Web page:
Saturday marks Donald Trump’s 100th day in office as president, a day many Americans did not see coming. As of April 25, Trump has signed 26 executive orders, according to the White House website. Some of those orders deal with immigration, health care and jobs. Many of them have been controversial and polarizing. Supporters and protesters have rallied in cities throughout the country, including Gainesville.
On Inauguration Day, about 200 Gainesville residents gathered at City Hall denouncing President Trump as their leader, calling out his stances on gay rights and the proposed wall along the U.S. and Mexico border.
Over 1,000 people demonstrated in support of women’s rights in front of Hobby Lobby on W. Newberry Road in Gainesville during a local Women’s March coinciding with the Women’s March on Washington.
An pop-up rally formed on President’s Day at Bo Diddley Plaza, where attendees shared stories about how the Affordable Care Act made access to health care possible, despite pre-existing conditions.
At the University of Florida, Gators for a Sanctuary Campus works to protect students from having their immigration status revealed.
An Iranian student working towards her PhD, Guita Banan, co-hosted the Academics United rally in January protesting the President’s travel ban from seven predominantly muslim majority nations. She listened to the stories of students concerned about traveling abroad and sympathized with them; she doesn’t know when she will see her parents next.
“It has never been easy for us,” she said, referring to the difficulty of traveling abroad. Her parents had to wait six months for a visa the last time they wanted to visit their daughter in the U.S.
A transgender woman, Chloë Goldbach, previously ran for city commissioner to increase the visibility of transgender issues. She recently spoke at a town hall with Republican congressman Ted Yoho, asking him about his stance on transgender bathroom laws and protections for trans individuals, to which he responded, “there are female bathrooms, there’s male bathrooms and there’s others.”
Goldbach stressed that leaving transgender bathroom laws up to the states to decide “creates a huge feeling of a lack of safety for a lot of people.”
Kevin Lemos, a Trump supporter, knows the plights of immigrants coming to America. His parents immigrated to the United States from Brazil and Peru. Yet, the UF student advocates for stronger borders and supports building the border wall.
“As an immigrant, I don’t think that there’s any problem with the country securing its borders,” he said. His problem is with illegal immigrants and illegal goods flowing into the country.
Arnoldo Valle-Levinson, a UF professor in the Civil and Coastal Engineering Department who emigrated from Mexico legally when he married, canceled classes and gathered his students on the “Day Without Immigrants” to talk their experiences with hate speech, xenophobia and the travel bans.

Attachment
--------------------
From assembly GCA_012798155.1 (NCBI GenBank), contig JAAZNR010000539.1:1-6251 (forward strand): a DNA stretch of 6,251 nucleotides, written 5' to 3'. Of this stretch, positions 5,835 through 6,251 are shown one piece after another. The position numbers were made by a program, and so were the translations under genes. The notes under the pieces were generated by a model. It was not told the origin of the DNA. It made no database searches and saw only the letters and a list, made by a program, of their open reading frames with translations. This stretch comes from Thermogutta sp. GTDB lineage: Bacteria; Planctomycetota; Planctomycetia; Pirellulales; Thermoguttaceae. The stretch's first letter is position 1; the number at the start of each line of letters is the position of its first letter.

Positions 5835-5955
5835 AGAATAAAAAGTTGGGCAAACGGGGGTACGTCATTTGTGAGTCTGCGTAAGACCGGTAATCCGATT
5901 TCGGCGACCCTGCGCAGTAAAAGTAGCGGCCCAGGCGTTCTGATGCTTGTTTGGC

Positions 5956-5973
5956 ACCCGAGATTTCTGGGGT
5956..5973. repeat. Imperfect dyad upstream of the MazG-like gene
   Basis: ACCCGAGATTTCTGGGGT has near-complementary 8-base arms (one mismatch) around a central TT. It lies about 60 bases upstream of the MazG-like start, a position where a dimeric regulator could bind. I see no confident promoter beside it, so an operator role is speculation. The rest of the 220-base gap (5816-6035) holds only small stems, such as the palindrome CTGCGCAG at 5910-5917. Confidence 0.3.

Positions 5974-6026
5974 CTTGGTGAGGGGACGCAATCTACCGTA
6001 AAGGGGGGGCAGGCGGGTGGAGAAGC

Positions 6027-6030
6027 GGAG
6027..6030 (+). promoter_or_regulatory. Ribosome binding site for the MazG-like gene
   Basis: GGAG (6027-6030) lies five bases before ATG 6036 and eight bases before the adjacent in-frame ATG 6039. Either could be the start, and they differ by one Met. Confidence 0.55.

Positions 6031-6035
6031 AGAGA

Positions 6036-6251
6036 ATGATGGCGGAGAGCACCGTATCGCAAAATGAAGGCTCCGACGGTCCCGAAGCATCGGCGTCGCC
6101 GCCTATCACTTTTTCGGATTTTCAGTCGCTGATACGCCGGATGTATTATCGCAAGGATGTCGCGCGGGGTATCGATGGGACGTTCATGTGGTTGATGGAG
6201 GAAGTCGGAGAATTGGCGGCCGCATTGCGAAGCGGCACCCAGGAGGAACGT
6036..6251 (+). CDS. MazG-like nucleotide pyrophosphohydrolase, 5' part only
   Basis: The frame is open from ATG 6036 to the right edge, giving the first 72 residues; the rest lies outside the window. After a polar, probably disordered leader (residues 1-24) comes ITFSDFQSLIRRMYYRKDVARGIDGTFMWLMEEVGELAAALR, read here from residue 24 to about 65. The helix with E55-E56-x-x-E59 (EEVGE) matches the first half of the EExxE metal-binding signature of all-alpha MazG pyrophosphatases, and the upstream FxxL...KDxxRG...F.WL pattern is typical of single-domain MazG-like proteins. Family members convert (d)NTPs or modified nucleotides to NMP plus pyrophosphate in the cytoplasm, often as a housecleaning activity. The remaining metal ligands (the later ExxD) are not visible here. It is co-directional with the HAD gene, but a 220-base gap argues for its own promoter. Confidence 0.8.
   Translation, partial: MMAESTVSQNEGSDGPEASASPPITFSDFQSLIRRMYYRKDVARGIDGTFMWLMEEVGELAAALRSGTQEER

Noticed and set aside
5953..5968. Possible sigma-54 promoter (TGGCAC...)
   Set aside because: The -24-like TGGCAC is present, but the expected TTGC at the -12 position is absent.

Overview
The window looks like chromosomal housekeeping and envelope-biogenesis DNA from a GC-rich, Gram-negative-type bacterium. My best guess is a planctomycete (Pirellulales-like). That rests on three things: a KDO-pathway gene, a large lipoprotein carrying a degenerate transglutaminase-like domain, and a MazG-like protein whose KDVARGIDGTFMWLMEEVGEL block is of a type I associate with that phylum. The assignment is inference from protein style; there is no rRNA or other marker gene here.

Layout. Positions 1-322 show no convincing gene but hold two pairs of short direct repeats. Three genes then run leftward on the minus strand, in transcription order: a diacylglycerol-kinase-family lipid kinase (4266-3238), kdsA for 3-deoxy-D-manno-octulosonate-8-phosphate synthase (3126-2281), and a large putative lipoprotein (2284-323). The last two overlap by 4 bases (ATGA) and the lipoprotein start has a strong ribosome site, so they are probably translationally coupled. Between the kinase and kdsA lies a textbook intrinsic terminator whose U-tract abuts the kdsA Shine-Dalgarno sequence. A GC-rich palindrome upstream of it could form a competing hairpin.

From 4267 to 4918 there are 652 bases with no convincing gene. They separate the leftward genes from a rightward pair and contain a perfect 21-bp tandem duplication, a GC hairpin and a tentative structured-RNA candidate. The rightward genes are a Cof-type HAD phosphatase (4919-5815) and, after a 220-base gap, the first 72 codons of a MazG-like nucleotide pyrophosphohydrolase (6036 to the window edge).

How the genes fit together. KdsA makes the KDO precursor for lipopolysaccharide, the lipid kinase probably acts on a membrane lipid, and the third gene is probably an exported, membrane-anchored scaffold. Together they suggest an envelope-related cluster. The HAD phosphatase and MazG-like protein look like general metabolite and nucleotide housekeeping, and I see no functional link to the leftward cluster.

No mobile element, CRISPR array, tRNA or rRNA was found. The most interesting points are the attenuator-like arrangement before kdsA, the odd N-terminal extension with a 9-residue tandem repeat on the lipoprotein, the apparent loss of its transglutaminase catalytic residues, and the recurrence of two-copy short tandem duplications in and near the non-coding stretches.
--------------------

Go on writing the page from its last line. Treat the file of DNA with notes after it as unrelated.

Valle-Levinson said he fears that anything could happen to immigrants like himself, even though he is legal.
“People have that xenophobia, or have had that xenophobia, but now, Trump has sort of authorized it,” he said.
Steff Woodworth, an amputee who works at the Malcom Randall Veterans Affairs Medical Center, worries about the repeal of the ACA, which helped cover her pre-existing condition. Her insurance covers more repairs to her prosthetic legs than in the past, but as a member of Gator Amps, she can’t help but worry about coverage for fellow amputees under a new health care bill.
“My fear is more for any other person who has a preexisting condition,” she said, explaining that switching insurances after getting a limb amputated automatically puts you in the “preexisting condition” category.
A UF international student from Saudi Arabia, Nader Aljohani, dislikes American politics because he said “it divides people.” He said even though his country was on neither of the Muslim-majority travel ban lists, it is difficult for him to travel, even within the United States, and feel secure. If he were to forget his immigration papers or passport, he could potentially be deported.
Kyrstin Deffendall, a feminist and an ally of the LGBTQ+ community, renewed her birth control chip following Donald Trump’s inauguration to last the duration of his presidency.
“He got elected, and I made an appointment like the next day,” she said.
She fears that his administration will make contraceptives and other health care procedures more costly and difficult to obtain.
Elizabeth Pantaleon, a teacher at the English Language Institute and an Arabic speaker, had to comfort her worried students during a divisive presidential election season. She said she feels personally affected by President Trump’s words and actions because some of her best friends are concerned about their safety.
She tries to send messages of compassion to those feeling downtrodden.
“There are people that really do care for you and are happy that you’re here,” she says to people feeling marginalized and unwanted in America.
These eight North Central Florida residents have been discriminated against, are afraid to travel to their home countries, worry about health care coverage, illegal immigration, abortion and gay marriage.These are their stories, their fears, their experiences during the first 100 days.